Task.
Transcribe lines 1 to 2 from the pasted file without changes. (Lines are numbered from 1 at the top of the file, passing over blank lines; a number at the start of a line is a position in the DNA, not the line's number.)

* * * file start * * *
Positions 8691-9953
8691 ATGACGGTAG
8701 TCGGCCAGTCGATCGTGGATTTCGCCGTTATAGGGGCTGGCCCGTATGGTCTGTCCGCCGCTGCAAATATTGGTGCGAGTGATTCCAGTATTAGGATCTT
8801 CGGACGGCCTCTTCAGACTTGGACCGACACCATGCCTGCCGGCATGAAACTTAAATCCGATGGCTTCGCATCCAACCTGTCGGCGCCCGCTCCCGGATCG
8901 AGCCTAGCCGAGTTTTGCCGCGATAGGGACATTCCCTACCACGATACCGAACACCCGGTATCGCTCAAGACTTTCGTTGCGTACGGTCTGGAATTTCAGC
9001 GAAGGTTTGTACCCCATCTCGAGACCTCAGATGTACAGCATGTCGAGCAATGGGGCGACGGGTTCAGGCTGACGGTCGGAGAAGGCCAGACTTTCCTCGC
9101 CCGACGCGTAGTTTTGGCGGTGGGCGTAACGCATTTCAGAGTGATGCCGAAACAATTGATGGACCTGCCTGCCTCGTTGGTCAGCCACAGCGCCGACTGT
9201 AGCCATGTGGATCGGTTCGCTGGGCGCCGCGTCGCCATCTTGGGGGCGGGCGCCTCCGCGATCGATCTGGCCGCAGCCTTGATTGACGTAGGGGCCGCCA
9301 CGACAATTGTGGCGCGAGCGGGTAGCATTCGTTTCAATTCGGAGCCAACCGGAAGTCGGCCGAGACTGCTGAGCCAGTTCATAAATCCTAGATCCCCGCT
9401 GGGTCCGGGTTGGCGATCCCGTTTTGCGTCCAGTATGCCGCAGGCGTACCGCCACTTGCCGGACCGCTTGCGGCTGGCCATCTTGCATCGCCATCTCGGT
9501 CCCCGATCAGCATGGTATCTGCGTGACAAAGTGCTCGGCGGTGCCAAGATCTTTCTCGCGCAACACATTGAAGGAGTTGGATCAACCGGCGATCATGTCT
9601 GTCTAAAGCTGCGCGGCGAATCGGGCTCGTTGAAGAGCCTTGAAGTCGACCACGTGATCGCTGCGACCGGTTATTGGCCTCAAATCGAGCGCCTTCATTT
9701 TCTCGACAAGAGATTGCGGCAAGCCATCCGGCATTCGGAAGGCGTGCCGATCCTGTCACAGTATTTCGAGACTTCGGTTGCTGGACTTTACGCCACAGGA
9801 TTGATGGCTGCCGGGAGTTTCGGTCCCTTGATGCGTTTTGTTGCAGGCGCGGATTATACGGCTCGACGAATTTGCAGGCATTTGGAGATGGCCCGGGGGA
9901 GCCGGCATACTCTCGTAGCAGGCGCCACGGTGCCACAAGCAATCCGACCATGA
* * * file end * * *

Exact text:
Positions 8691-9953
8691 ATGACGGTAG